Sadie follows my gaze and smiles knowingly at me. We are both fully paid-up members of the backpack brigade.
'I wonder if they'll do something for Bowie at work,' Sadie says. 'Put Labyrinth and Absolute Beginners on, maybe.'
'Yeah,' I say. 'I bet a lot of people would come if they did.'
I decide not to tell Sadie, who has spent most of the train journey talking about David Bowie, that, actually, I am already fed up with it all. Every time I look at Facebook it's full of people posting tributes to him, all doing that RIP crap as if they'd actually known him, actually suffered some deep personal loss. Never stopping to think about what that must feel like to someone who had genuinely lost a loved one. The most important person in their life, even.
We turn off the road into the comparative warmth of the shopping centre. Someone had the bright idea of not putting any sides on the building, so people have to sit at the tables outside the restaurants with their coats and scarves on in winter, even though they are technically inside.
I follow Sadie up the escalator. The cinema is on the 'leisure' floor, with all the restaurants. It's a trendy independent one with squishy sofas and pizzas served in your seats. That's how I justify working there (well, that and the fact that I don't have to start work before 11 a.m., even on an early shift). I could never work at a multiplex. It would be like letting the Dementors suck out your soul.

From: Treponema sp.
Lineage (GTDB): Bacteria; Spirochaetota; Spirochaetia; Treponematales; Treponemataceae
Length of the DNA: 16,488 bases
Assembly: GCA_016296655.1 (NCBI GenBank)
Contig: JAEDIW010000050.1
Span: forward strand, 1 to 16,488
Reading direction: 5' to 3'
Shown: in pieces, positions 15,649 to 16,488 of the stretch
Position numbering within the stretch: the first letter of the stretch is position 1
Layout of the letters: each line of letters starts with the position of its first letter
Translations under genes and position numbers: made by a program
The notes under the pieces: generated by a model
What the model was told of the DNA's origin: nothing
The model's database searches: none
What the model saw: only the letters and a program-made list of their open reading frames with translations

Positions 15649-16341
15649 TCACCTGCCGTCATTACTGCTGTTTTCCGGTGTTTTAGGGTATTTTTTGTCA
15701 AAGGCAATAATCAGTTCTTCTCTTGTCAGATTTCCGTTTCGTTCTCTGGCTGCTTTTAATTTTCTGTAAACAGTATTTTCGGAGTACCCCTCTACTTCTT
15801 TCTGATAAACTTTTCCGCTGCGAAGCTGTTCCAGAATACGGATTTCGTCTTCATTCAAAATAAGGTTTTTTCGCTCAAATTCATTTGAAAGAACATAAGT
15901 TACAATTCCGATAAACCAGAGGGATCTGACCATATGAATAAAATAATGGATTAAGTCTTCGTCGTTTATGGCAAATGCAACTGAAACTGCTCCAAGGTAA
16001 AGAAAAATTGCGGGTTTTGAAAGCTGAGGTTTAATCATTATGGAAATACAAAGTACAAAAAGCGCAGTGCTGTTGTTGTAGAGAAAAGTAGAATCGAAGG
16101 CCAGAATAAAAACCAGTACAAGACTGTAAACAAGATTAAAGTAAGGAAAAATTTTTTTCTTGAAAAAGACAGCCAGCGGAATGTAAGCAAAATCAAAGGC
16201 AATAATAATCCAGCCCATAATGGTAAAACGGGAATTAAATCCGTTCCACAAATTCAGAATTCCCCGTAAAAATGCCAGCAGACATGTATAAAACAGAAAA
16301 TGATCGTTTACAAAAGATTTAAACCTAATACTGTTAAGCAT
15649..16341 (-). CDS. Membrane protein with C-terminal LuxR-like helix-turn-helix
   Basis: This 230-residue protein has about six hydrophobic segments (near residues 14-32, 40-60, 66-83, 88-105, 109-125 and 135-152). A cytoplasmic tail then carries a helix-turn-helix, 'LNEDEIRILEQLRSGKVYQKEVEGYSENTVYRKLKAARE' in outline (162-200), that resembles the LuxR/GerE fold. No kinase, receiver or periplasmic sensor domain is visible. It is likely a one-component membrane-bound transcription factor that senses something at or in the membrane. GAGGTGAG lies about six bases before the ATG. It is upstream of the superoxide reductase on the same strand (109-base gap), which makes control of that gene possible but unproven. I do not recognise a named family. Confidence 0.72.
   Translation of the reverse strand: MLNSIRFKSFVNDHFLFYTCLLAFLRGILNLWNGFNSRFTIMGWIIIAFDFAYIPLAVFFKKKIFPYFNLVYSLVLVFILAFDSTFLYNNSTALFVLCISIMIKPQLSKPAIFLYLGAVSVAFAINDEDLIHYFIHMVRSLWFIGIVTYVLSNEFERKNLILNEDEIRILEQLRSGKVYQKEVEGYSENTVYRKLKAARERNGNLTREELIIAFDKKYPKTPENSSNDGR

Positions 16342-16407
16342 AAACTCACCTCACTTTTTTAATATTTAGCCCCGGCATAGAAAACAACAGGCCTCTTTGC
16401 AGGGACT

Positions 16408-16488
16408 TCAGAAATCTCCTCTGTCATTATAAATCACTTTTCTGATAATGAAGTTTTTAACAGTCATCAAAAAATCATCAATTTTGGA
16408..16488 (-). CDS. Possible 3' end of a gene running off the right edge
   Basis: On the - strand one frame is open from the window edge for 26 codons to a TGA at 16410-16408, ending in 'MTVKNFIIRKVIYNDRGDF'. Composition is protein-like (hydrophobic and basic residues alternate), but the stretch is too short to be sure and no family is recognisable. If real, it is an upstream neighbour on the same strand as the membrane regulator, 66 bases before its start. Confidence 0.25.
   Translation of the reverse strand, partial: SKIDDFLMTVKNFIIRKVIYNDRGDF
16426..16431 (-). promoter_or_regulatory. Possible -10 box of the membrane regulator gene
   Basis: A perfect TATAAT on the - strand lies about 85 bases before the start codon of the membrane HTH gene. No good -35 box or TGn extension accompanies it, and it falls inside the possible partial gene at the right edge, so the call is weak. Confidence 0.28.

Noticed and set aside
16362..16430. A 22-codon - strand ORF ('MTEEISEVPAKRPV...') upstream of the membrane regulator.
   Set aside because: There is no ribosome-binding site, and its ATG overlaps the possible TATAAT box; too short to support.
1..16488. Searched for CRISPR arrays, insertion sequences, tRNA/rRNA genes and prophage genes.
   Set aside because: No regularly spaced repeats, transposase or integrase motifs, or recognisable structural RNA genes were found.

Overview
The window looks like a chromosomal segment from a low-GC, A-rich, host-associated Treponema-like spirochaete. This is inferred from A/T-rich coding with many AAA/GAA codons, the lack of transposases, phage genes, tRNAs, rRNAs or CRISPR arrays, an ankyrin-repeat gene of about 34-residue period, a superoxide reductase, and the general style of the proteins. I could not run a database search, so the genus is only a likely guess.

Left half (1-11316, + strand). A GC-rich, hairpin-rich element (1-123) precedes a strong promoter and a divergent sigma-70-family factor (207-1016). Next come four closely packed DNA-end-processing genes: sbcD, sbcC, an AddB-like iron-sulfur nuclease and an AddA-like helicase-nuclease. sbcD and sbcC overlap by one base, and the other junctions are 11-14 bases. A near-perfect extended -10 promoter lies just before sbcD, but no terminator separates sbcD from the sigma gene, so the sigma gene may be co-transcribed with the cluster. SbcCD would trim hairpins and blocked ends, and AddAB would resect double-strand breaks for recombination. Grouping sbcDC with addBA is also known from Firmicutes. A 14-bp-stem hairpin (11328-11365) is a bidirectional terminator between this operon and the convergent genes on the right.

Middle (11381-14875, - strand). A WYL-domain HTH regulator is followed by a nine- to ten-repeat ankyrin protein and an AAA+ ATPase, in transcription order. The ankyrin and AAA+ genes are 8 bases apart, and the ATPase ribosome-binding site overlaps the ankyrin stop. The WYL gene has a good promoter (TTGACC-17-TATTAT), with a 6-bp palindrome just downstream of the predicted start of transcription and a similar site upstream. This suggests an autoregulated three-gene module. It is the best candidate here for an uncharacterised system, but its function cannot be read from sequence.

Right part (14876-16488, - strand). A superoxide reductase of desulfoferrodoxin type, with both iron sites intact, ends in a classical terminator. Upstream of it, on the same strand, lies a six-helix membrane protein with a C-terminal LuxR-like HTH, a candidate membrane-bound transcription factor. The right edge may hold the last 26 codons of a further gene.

Nina, who's on a rare outing as duty manager, is on the front desk. She looks down at my flowers and raises an eyebrow.
'I hope you're not thinking of starting a Bowie shrine here.'
'It's nothing to do with him. I was given them, actually.'
'Telling a guy he was an arsehole.'
'No, really,' I reply. 'Only the arsehole wasn't the guy who gave them to me.'
Nina shakes her head and sighs. 'So, basically, you bought yourself some flowers on the way into work to make it look like someone gave them to you.'
'Actually,' says Sadie, jumping in before I have the chance to say anything, 'she got them from a drop-dread gorgeous guy who came up to her in the station and asked her out. She's just too modest to admit it.'
'Oh yeah? What's his number then?' asks Nina.
I reach for the business card inside the cellophane and read it out to her. 'Call him if you like,' I say. 'I might not bother.'
Nina rolls her eyes and goes back to whatever it was she was doing on the screen. Sadie nods at me and we head off towards the staffroom. When we get there, I realise I still have the business card in my hand.
'What's his name?' asks Sadie, following my gaze.
'Lee Griffiths. It says he's an associate director at some PR firm in Leeds.'
'Woo. Big cheese. Call him.'
'Nah. It's probably a wind-up.'
'Well, if you don't want him, I'm very happy to take second-hand goods.'
I smile at her as we step back in to the lobby to find Tariq and Adrian laying the new red carpet leading to screen one.
'Here you go, ladies,' says Adrian, 'just in time to try it out.'
'Me first!' cries Sadie. I laugh as she sashays up and down the red carpet, posing for imaginary photographs for the paparazzi.
'Hang on,' I say, throwing myself on the floor in front of her. 'Name the film premiere'.
'Suffragette,' she shrieks, before joining me, prostrate on the floor.
'What's all this noise?' asks Nina, sticking her head around the corner.
'Guess the film premiere!' I say. 'Do you want to have a go?'